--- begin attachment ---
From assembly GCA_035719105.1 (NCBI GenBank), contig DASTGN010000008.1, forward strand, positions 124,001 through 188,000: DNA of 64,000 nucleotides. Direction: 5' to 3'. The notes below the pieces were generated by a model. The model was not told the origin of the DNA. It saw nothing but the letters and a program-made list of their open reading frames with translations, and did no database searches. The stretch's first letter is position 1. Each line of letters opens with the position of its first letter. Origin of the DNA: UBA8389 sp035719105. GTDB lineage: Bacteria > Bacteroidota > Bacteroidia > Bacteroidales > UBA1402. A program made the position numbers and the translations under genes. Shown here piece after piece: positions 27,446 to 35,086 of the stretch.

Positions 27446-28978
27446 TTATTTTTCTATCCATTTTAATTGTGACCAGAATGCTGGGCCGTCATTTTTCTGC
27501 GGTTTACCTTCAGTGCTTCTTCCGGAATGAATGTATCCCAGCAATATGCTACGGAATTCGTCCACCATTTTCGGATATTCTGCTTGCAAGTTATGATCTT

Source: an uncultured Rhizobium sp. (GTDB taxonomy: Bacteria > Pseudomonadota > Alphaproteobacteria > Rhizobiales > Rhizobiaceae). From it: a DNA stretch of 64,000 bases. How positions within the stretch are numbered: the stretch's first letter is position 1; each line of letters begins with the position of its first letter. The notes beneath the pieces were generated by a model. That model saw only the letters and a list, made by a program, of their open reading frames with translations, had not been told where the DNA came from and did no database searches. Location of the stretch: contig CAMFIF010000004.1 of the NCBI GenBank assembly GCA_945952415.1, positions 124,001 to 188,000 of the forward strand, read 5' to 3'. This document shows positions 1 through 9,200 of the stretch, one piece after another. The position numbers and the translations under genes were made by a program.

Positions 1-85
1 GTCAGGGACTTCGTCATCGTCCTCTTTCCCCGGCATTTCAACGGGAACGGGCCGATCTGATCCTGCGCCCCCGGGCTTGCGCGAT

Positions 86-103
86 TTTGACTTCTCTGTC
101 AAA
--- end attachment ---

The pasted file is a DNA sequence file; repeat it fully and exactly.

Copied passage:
From assembly GCA_035719105.1 (NCBI GenBank), contig DASTGN010000008.1, forward strand, positions 124,001 through 188,000: DNA of 64,000 nucleotides. Direction: 5' to 3'. The notes below the pieces were generated by a model. The model was not told the origin of the DNA. It saw nothing but the letters and a program-made list of their open reading frames with translations, and did no database searches. The stretch's first letter is position 1. Each line of letters opens with the position of its first letter. Origin of the DNA: UBA8389 sp035719105. GTDB lineage: Bacteria > Bacteroidota > Bacteroidia > Bacteroidales > UBA1402. A program made the position numbers and the translations under genes. Shown here piece after piece: positions 27,446 to 35,086 of the stretch.

Positions 27446-28978
27446 TTATTTTTCTATCCATTTTAATTGTGACCAGAATGCTGGGCCGTCATTTTTCTGC
27501 GGTTTACCTTCAGTGCTTCTTCCGGAATGAATGTATCCCAGCAATATGCTACGGAATTCGTCCACCATTTTCGGATATTCTGCTTGCAAGTTATGATCTT

Source: an uncultured Rhizobium sp. (GTDB taxonomy: Bacteria > Pseudomonadota > Alphaproteobacteria > Rhizobiales > Rhizobiaceae). From it: a DNA stretch of 64,000 bases. How positions within the stretch are numbered: the stretch's first letter is position 1; each line of letters begins with the position of its first letter. The notes beneath the pieces were generated by a model. That model saw only the letters and a list, made by a program, of their open reading frames with translations, had not been told where the DNA came from and did no database searches. Location of the stretch: contig CAMFIF010000004.1 of the NCBI GenBank assembly GCA_945952415.1, positions 124,001 to 188,000 of the forward strand, read 5' to 3'. This document shows positions 1 through 9,200 of the stretch, one piece after another. The position numbers and the translations under genes were made by a program.

Positions 1-85
1 GTCAGGGACTTCGTCATCGTCCTCTTTCCCCGGCATTTCAACGGGAACGGGCCGATCTGATCCTGCGCCCCCGGGCTTGCGCGAT

Positions 86-103
86 TTTGACTTCTCTGTC
101 AAA